Thursday, February 11, 2010


To spank or not to spank? That is the question I wrestle with about every few weeks. Now that Gabs is two, it seems like almost anything has the potential to turn into a power struggle. How do you get a, sometimes seemingly defiant, two-year to do what you are asking? It's very confusing, especially when, this same toddler, is generally extremely helpful and good-natured. The more I read on the subject, the more I realize that I don't want to adopt it as a parenting style. Then, there are moments when I think to myself, "if we did spank this would not be happening right now".

Part of the reason why it's so difficult to discipline her is that our babysitter (M) does no disciplining. As long as whatever Gabs wants is safe, the answer is yes. Now, M is an older lady, older than my mother. I guess she treats Gaby as many grandma's would, giving in to whatever the child wants. The problem is that at our home, things do not work that way. That's when the problems begin. She's used to having her way there and then is outraged that it does work at home. For most of the day, Gaby is the only child at the sitter's home, so this only adds to the level of spoiling that is taking place. Don't get me wrong, I love M! I am so grateful for her and how much she loves my daughter. I can leave Gabriella there every morning knowing that she is safe and well cared for. I know I don't have to worry about her being mistreated and neglected. Only now that Gaby is two did I really start to feel that the lack of discipline is an issue. I don't want her to be treated like the world revolves around her or that it is ok to be confrontational with everyone around her. This is especially important when she starts going to preschool and has to interact with many other children and adults.

Seriously though, I always feel bad complaining about my Gabs because she so great. I mean it! Ask anyone who's met her and they will tell you she is one of the best kids ever. She is pleasant to be around, has an awesome sense of humor, is extremely smart and "with it", and most of the time, is very cooperative. She is super independent and social, which I love! I guess that it's only right that we have these issues come up or she'd be perfect. Ok, enough bragging!

So, the latest book I am reading is "The Successful Child" by Dr. William Sears. Anyone who's read about parenting probably has heard of Dr. Sears and his wife Martha (a nurse). They have 8 children of their own (almost 30 years between the eldest and the youngest) and he has been in practice as a pediatrician for over 30 years. I think he and his wife have written on almost every aspect of parenting. The first time I heard of them was when my sister-in-law lent me her copy of "The Birth Book". It was life changing. Really. That's when I decided to not go for the epidural or anesthesia during labor, one of the decisions I am most proud of as a mother. After that I stayed away from their other publications because they are proponents of attachment parenting and at the time I was not prepared to even consider walking down that path.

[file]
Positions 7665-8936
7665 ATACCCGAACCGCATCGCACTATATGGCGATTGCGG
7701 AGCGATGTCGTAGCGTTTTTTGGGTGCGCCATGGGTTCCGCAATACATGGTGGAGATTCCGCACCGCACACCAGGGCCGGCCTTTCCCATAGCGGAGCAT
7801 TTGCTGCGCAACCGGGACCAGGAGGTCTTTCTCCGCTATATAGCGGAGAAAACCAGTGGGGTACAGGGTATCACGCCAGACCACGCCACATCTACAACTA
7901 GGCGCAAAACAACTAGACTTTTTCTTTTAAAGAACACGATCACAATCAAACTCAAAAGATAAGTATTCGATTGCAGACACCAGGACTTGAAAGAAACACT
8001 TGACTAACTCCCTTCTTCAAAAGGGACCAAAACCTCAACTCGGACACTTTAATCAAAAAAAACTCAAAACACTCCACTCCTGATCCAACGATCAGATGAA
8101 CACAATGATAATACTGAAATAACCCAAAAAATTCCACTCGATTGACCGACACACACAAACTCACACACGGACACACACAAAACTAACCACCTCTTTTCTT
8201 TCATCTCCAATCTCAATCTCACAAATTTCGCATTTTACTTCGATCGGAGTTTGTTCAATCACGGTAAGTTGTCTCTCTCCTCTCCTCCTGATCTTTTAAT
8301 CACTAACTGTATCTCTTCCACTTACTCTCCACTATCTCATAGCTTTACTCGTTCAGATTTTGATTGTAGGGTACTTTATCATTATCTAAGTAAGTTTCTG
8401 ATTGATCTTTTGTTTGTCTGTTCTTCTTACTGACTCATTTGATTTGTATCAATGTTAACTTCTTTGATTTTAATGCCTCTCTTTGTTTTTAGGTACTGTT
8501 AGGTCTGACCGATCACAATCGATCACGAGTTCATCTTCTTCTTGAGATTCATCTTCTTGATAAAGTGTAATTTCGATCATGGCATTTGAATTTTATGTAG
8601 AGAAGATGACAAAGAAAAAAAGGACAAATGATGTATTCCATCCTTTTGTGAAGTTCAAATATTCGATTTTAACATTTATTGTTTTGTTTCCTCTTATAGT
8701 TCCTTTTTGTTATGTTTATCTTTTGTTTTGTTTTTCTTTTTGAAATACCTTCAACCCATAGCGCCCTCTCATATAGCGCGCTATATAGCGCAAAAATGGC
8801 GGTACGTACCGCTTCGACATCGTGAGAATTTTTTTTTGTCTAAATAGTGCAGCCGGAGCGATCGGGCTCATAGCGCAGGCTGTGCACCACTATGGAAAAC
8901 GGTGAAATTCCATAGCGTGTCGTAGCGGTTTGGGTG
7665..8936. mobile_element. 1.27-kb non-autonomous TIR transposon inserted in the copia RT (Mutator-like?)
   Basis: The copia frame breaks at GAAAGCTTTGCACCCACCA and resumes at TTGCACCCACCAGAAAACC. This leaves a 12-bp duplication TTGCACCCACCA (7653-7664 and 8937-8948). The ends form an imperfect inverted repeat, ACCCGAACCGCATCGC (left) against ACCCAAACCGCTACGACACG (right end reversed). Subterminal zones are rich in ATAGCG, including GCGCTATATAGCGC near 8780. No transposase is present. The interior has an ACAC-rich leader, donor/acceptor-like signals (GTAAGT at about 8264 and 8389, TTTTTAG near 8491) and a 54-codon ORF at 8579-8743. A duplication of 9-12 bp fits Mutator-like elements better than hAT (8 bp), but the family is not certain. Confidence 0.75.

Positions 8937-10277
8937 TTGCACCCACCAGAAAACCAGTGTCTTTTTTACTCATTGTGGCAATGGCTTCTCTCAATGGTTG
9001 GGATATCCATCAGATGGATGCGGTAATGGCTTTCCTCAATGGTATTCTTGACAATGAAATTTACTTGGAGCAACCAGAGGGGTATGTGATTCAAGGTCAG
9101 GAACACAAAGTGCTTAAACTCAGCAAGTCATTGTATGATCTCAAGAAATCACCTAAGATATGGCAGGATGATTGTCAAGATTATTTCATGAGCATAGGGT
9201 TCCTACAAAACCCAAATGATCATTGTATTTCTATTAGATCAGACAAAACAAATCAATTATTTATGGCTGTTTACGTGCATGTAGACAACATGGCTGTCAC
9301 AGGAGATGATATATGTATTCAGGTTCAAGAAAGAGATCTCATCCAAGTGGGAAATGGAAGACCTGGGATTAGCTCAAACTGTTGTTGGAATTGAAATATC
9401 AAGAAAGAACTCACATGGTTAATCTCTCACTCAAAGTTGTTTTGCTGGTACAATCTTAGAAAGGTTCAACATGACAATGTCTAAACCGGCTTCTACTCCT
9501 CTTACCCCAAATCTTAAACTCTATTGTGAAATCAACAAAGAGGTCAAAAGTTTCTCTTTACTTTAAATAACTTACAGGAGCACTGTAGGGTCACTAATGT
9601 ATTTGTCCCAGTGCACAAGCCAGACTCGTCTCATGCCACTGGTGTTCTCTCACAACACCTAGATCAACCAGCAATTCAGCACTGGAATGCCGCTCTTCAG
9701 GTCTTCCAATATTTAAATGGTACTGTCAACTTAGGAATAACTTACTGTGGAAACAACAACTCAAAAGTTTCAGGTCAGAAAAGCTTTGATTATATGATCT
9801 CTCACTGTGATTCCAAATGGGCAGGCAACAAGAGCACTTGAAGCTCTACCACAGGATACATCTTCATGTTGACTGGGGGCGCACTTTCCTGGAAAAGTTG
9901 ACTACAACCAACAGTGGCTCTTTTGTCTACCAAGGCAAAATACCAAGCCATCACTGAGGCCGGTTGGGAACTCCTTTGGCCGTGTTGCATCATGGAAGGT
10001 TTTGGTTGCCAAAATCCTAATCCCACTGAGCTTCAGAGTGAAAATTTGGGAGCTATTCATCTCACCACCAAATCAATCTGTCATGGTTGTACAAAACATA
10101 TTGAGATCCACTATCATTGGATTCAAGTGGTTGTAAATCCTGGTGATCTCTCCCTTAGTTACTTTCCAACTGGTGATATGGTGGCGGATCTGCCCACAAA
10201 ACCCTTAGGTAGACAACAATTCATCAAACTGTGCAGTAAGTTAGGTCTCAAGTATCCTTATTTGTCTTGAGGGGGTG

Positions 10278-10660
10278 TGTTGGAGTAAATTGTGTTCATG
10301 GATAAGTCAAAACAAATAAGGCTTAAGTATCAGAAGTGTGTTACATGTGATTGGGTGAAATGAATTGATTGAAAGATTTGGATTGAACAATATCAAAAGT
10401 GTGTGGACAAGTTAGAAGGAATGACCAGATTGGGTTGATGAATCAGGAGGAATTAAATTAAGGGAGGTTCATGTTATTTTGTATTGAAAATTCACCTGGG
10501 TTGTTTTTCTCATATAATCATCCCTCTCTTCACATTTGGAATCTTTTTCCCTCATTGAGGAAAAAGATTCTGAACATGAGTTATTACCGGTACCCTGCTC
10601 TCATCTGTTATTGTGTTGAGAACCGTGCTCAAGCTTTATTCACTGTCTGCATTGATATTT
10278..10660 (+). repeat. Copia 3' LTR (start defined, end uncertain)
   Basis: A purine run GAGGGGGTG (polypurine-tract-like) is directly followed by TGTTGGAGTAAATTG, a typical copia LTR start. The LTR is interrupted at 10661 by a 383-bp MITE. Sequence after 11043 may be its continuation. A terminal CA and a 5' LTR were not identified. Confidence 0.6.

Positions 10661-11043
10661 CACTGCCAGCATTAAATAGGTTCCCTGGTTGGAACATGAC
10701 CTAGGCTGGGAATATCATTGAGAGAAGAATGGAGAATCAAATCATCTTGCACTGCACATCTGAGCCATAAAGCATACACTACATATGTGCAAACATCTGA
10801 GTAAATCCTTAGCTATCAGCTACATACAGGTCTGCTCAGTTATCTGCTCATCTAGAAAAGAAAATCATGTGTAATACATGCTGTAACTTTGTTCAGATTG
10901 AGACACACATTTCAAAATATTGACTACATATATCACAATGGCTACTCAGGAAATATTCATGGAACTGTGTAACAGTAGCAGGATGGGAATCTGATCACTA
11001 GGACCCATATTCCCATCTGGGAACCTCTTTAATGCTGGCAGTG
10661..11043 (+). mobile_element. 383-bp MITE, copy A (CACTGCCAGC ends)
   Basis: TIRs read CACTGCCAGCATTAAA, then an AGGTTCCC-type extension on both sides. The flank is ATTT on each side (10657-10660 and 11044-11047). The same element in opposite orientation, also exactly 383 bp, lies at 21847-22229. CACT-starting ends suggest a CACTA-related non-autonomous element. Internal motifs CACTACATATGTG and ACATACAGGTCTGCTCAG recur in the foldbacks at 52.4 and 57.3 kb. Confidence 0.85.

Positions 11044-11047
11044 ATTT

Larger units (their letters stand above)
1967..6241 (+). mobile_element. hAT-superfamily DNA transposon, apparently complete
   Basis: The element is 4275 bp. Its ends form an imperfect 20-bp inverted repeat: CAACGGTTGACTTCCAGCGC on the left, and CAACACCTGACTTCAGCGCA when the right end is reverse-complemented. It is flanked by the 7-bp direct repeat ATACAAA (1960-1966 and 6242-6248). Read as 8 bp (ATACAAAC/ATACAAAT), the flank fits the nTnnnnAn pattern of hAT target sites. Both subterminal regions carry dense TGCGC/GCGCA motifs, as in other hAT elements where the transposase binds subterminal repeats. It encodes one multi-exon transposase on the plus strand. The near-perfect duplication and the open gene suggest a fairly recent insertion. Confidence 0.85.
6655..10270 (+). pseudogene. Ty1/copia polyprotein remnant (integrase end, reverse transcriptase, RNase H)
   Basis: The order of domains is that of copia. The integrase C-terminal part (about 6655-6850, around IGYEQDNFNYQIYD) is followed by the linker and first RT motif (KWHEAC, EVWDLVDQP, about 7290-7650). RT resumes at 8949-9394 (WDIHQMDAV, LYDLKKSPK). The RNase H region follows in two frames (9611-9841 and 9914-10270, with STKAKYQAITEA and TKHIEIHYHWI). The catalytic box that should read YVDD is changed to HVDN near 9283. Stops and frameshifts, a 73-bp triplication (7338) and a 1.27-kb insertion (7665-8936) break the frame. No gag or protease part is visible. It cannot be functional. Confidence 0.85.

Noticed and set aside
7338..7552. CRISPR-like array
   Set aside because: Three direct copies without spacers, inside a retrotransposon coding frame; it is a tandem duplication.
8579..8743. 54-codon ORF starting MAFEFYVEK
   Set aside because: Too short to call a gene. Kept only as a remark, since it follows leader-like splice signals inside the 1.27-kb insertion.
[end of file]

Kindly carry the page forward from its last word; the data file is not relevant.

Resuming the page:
Anyway, I picked up "The Vaccine Book" by his son (also a pediatrician) and finally decided to check out some of the family's other books. I borrowed The Successful Child" from my local library and am waiting for "The Discipline Book" to arrive so I can pick that one up as well.

What I love most about this book so far is how he talks about success is not being rich because that is not what makes people happy. "We believe it's the depth of relationships we sustain, not the accomplishments we tick off, that makes our lives successful and happy: the relationships children have with themselves, as well as the other lives they touch". I love it! Given that his two older sons are both doctors, it's safe to say that he is not going to give advice to raise underachievers. I also love how much emphasis he places on the importance of teaching kids empathy and compassion. These are things that you don't commonly find if "success" book that focus on me, me, me!


Anonymous said...

It's your choice to decide to start spanking or not, just my experience: my parents started to spank me at 2. As it worked well they used it to punish me but they had to do it harder as I got bigger. So they went to use belt and switch on bare bottoms and thighs 1 or 2 times every month. It really hurts (40-50 swats). I would suggest not to start cos it can get too hard.
Kristian 13

pri said...

Thank you so much for sharing! That is my fear. I feel that it is only temporary, easy-fix to whatever the problem may be. It can easily get out of hand. I was also spanked by my parents and can remember many times when it was too much and totally out of line.

Crissy K said...

Amen to that! Lol, I'm still afraid to get beat down by my mother. Goodness, especially what kills me is the feeling of impotency. When you are older you really have to fight that urge to hit back. I say it's ok to spank, but it needs to have special meaning. Not just anytime, but reserved for when needed most or worst behaviors. I noticed my cousin and sister in law threatening to lock them in the bathroom or time out in a corner. My niece is now 5 and my cousin's son is 4. That seems to work well enough with the cousin, niece not to much. Hitting needs to stop by 12 and other methods need to be explored.